Friday, September 22, 2023

‘Interceptor’ Lets Elsa Pataky Kick Butt

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Interceptor is a cheap throwback to a cheap lowdown meat and potatoes action movie we don’t make much anymore. Though it never rises above chintzy fun, it also wastes little time worrying about what is plausible or not. It’s a kind of dum-dum fun.

Directed and co-written by Matthew Reilly, Interceptor lunges from one gruesome action scene to the next. It does so with little care for such luxuries as plot, character motivations, or any semblance of logic. But, to give Reilly and his co-writer Stewart Beattie’s credit, they seem to understand what they want to do. Spin the narrative wheels and show off Pataky’s charisma and presence.

The plot, such as it is, concerns Captain J.J. Collins (Elsa Pataky), a woman who finds herself back at her old stomping grounds, SBX-1. A missile defense base in the Pacific Ocean with the sole purpose of intercepting any nukes Russia might feel like firing our way. The movie tells us there are only two interceptor bases in the country. One is Fort Greely in Alaska, and the other is SBX-1.

Terrorists have taken over Fort Greely and are on their way to SBX-1. Fortunately for us, Captain Collins is there to kick ass and chew bubblegum-and she’s all out of bubblegum. Thankfully, Pataky is more than up to the challenge.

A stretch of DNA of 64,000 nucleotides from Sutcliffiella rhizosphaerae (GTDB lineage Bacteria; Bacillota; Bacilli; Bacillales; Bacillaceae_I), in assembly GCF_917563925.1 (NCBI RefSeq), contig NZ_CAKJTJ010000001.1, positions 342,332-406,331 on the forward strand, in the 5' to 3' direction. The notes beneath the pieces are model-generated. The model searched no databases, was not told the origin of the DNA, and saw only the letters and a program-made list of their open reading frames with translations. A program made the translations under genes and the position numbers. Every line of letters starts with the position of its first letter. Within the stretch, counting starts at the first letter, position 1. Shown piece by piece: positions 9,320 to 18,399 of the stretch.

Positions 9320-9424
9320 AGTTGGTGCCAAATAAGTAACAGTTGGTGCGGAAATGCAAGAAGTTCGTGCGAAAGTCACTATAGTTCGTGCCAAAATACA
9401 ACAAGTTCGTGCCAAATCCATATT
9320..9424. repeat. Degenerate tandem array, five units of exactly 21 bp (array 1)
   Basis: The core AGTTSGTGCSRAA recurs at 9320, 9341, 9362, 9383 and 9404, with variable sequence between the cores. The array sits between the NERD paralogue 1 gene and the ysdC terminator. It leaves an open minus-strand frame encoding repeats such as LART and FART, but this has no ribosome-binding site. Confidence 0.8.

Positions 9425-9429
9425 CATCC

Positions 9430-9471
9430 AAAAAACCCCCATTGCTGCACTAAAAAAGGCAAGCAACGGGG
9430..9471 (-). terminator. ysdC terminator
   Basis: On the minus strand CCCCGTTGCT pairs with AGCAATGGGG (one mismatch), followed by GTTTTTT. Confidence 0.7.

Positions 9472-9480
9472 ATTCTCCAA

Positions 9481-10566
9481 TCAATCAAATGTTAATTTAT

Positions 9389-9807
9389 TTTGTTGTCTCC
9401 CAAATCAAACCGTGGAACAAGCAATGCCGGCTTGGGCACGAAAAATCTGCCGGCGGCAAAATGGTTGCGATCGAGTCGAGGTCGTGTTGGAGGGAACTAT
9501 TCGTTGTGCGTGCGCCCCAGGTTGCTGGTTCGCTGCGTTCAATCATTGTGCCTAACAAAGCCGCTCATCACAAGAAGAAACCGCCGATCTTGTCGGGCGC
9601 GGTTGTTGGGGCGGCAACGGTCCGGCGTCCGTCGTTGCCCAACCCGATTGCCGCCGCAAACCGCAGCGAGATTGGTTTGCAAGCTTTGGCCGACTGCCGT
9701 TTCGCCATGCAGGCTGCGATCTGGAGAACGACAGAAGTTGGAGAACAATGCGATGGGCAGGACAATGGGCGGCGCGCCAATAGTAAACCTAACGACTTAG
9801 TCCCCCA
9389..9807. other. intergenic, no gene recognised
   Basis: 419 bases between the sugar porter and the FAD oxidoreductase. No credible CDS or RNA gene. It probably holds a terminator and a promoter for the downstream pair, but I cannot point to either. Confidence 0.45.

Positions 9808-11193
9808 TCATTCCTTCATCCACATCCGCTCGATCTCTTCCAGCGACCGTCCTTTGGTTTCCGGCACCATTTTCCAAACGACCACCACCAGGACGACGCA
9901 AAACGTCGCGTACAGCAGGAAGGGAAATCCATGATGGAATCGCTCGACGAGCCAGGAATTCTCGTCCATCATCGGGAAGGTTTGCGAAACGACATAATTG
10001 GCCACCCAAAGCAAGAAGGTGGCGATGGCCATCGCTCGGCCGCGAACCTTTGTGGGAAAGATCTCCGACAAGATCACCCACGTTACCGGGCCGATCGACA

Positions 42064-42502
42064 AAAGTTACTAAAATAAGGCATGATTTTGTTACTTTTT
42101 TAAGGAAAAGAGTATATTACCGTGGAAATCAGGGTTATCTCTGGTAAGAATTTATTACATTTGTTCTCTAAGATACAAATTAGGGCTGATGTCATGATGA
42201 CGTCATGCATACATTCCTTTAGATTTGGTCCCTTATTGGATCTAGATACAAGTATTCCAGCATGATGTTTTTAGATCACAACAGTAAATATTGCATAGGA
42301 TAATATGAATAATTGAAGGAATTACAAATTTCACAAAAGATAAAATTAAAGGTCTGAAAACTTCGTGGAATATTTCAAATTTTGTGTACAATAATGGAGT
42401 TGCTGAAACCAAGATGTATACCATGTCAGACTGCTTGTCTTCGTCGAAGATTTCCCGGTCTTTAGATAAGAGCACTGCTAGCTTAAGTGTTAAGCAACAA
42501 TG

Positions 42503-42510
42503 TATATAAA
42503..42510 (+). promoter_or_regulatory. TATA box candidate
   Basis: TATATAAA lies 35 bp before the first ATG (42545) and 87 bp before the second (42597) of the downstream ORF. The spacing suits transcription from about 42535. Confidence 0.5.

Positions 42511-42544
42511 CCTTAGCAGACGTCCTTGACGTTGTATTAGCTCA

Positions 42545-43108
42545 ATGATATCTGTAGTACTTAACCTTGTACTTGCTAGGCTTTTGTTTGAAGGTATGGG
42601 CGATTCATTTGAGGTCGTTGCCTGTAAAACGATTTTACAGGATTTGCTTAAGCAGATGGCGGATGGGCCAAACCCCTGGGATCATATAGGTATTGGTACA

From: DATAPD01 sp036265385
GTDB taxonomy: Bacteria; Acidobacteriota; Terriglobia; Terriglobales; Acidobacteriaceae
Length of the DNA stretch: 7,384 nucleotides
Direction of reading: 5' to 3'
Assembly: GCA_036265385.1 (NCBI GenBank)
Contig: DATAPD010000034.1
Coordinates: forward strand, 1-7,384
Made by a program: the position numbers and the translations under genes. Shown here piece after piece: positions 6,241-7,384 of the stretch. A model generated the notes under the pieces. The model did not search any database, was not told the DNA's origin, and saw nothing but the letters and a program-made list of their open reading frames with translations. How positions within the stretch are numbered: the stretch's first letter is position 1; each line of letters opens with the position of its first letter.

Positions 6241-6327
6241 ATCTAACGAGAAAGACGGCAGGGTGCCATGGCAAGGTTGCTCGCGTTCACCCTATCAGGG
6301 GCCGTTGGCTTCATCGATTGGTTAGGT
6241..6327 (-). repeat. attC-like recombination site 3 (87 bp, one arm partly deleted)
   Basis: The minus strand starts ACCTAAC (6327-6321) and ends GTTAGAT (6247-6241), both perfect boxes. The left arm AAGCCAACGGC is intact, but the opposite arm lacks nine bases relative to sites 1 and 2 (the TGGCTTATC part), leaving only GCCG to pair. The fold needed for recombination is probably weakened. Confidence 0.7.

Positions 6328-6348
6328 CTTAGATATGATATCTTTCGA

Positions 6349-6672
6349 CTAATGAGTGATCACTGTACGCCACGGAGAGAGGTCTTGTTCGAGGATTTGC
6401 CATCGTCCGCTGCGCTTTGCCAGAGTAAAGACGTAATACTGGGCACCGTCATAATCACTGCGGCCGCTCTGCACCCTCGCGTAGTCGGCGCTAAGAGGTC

Interceptor rises and falls on whether or not you buy Pataky as the dour, cynical hard-bitten Captain. I did; it’s impossible not to. However, whatever issues I may have with the film, they are not with Pataky, who, given the right vehicle, has the makings of an action star.

Between her and Luke Bracey, who plays the lead terrorist Alexander Kessel, there’s enough charm and charisma to keep Reilly and Beattie’s script afloat. Interceptor is one of those movies that wears its cheapness on its sleeves, to be perfectly blunt. At one point, the bad guys try to sink the base, only to have Corporal Rahul Shah (Mayen Mehta) stop it at the last minute. Shah is promptly killed, but the plan to sink the base is soon forgotten. 

Why? Because there is no room in the budget to show a sinking military base. However, there’s plenty of room to imply the possibility, if only temporarily.

Interceptor is executive produced by Chris Hemsworth, Pataky’s husband. He has a small role as a salesman in an electronics store. Reilly periodically cuts back to Hemsworth watching the terrorist plan unfold on one of his big-screen TVs. The terrorists have managed to hack into the EBS (Emergency Broadcast System) and show the world. Hemsworth is instantly recognizable despite the shaggy beard and long hair; they can’t hide that smile. 

It’s sweet that Hemsworth is playing a character who is cheerleading the character played by his wife. Even more, so that he’s producing a whole movie to do so. Pataky more than earns it as she nails every close-up and medium shot. Half of what makes Interceptor entertaining is Pataky.